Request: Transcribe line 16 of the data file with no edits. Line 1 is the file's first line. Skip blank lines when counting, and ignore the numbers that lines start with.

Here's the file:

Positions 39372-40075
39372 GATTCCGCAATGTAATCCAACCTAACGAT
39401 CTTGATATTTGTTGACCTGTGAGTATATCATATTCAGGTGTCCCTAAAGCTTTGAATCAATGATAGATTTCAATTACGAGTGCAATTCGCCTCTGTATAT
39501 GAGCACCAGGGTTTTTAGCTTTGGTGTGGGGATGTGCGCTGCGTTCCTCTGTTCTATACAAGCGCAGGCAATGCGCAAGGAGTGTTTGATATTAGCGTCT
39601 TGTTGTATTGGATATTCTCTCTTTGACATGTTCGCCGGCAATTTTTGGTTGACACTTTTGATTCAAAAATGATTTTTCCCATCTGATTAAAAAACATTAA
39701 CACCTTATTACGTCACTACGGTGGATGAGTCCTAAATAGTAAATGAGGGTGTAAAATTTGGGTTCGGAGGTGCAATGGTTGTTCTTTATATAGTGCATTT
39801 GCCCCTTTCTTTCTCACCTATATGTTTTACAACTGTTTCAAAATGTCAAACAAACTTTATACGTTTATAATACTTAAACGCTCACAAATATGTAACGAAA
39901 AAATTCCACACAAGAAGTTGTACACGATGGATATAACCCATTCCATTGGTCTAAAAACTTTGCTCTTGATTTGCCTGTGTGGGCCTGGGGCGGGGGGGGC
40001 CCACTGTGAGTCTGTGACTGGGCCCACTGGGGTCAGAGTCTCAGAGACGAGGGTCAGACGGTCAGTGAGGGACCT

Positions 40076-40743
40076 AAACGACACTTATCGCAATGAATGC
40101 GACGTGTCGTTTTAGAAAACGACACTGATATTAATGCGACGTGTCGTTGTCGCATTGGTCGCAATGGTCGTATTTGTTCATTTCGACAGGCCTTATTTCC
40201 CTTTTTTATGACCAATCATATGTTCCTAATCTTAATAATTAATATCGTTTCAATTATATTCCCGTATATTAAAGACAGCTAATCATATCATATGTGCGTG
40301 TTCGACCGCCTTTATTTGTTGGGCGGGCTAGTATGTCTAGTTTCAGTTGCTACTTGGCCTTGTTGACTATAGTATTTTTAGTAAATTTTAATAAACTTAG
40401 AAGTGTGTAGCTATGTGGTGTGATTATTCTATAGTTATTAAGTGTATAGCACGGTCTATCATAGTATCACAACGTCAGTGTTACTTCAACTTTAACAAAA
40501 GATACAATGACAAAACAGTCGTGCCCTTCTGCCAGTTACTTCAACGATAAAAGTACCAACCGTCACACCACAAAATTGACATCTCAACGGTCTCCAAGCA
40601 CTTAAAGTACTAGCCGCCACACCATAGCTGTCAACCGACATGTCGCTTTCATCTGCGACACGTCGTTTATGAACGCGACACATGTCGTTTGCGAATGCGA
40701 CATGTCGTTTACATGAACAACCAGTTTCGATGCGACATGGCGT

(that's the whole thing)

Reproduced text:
40501 GATACAATGACAAAACAGTCGTGCCCTTCTGCCAGTTACTTCAACGATAAAAGTACCAACCGTCACACCACAAAATTGACATCTCAACGGTCTCCAAGCA